We are the Climate Majority
As I watched the results roll in on election night, I felt a mix of exhilaration and exhaustion. At Leadnow, we spent months planning our campaign. In fact, we could barely remember a time when we weren’t thinking about this election!
Then it all happened so fast.
Results came in, ridings were called and soon it was over. Justin Trudeau would remain Prime Minister, but without a majority. Canadians rebuked the Liberals, but also rejected Andrew Scheer’s Conservatives, the only major party without a serious climate plan.
Like many of you, I woke up the next morning and groggily asked, What happens now?
Let’s go back to how we put together our election plan. Early on, we consulted with you, our community, and heard loud and clear that there were two things you wanted to see happen.
You wanted the next parliament to take bold action on climate change.
And you wanted to prevent the Conservatives from forming government.
Early polls pointed towards a minority government, but we were wary of ending up with a majority. We recognized that, whatever the exact makeup of the next government, the only way to get through the partisan logjam was to elect ‘climate champions’, from multiple parties, who pledged to work across party lines to fight climate change with real, scientifically-validated policies. These climate champions would inspire and energize their parties towards more ambitious climate commitments in line with a Green New Deal.
That’s how Cooperate for Climate was born.
We sent this survey to candidates from every major party, asking them to commit to working across party lines for climate commitments, such as:
A reduction of Canada’s GHG emissions of at least 50% from 2005 levels by 2030, reaching net zero by 2050
A legislated accountability framework to ensure parliament meets these targets
A commitment to climate justice, including support for implementing the United Nations Declaration on the Rights of Indigenous People in Canada
Forming a climate caucus, where members from different parties work together and put climate above politics
In addition to the survey, teams of Leadnow volunteers across the country secured commitments in person at candidate meetings. In total 228 candidates from different parties pledged to do politics differently and cooperate for climate action.
As the election heated up, we made over 185,000 phone calls and knocked on over 10,000 doors to help elect climate champions in eight tight battleground ridings.
Together, we made this the climate change election.
On election night, fully two-thirds of voters chose parties that had made firm climate change commitments. Twenty-seven of our climate champions were elected, including five out of eight of Leadnow’s recommended candidates in battleground ridings.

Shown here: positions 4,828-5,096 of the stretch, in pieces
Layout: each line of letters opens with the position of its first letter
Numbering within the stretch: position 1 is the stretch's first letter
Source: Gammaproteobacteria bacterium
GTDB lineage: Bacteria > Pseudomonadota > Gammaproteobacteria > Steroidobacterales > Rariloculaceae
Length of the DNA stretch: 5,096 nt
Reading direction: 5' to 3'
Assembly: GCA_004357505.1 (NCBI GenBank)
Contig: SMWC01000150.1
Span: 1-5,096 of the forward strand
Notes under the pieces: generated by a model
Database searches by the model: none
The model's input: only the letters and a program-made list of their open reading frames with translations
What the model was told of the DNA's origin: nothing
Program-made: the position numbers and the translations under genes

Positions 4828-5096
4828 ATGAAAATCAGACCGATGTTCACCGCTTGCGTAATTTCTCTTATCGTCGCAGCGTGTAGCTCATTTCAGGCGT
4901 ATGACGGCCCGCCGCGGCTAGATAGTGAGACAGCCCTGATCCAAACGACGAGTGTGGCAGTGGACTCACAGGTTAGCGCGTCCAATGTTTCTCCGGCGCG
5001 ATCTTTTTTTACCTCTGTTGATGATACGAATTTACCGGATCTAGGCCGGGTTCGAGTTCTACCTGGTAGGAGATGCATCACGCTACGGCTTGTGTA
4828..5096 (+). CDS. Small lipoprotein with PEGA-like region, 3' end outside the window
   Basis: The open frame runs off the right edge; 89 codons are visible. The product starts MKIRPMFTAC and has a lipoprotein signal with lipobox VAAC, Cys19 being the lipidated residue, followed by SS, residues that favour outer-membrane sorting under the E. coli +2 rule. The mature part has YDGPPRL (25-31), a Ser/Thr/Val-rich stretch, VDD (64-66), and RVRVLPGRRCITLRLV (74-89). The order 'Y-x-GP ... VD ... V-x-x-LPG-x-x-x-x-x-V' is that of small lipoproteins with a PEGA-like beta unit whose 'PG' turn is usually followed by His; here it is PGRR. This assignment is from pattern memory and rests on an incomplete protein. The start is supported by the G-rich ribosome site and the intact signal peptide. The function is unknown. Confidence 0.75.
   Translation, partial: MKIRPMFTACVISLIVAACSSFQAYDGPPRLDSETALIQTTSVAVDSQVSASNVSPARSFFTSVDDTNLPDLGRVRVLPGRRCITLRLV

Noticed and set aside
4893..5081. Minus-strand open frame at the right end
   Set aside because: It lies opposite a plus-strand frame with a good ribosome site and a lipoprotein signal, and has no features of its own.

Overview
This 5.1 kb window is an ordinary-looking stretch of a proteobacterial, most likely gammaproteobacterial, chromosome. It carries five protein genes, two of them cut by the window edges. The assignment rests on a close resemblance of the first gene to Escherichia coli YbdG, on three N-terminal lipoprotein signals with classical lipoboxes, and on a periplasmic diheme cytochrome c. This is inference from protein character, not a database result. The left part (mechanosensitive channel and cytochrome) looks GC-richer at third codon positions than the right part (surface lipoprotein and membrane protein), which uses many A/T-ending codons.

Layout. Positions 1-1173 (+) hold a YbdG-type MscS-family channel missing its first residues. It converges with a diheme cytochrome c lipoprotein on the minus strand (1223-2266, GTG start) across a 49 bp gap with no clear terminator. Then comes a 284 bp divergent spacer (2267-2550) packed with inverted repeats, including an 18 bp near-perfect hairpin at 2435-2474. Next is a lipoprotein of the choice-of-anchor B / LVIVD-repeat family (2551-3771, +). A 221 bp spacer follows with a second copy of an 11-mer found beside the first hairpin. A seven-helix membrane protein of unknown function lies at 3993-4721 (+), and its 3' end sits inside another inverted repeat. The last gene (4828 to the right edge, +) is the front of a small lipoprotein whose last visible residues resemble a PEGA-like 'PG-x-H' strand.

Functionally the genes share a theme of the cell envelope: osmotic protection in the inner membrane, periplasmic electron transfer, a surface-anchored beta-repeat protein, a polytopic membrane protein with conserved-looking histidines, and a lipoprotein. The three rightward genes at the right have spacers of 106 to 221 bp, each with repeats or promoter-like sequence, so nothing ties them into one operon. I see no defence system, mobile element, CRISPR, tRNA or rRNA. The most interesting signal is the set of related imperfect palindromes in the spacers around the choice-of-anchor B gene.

Although some media pundits focused on division, what we saw were Canadians not only voting for climate action, but rejecting Andrew Scheer’s do-nothing denialism. New exit polling confirms that the lack of a credible climate plan cost the Conservatives pivotal seats. The lesson for all political parties -- the days when you can ignore the climate crisis and expect to win are gone.
We have a Canadian consensus on climate change. We call this consensus the Climate Majority.
This week Justin Trudeau visited the Governor General and asked to form a government. He should know that the MPs who will join him in Ottawa overwhelmingly support climate action at the scale the scientific community deems necessary to avoid catastrophic climate change. Trudeau may lead a minority government, but those who recognize the climate threat and support bold, systemic change are in the majority.
Where do we go from here?
We now call on the Liberals to cooperate for climate, and work with other parties on a made-in-Canada Green New Deal. This includes investing millions in new clean energy jobs, ending fossil fuel subsidies, and respecting Indigenous and migrant rights. Only through a Green New Deal can we combat the climate crisis while supporting workers and communities with a Just Transition.
We call on all parties to support the creation of a cross-party Climate Caucus, where MPs work together towards innovative climate solutions, without the intense partisanship which is too often a product of our political system. What better way to represent the majority of Canadians who support climate action than with a climate caucus dedicated to policy breakthroughs not for one party or government, but for a sustainable Canadian future?
On election day, our votes sent a powerful message. But the work’s not done. In the coming days and weeks, the priorities of the next government will be set.
Canada’s climate majority will need to raise its voice and demand a climate caucus and a made-in-Canada Green New Deal that transitions our economy and leaves no one behind.
Sign and share our petition here.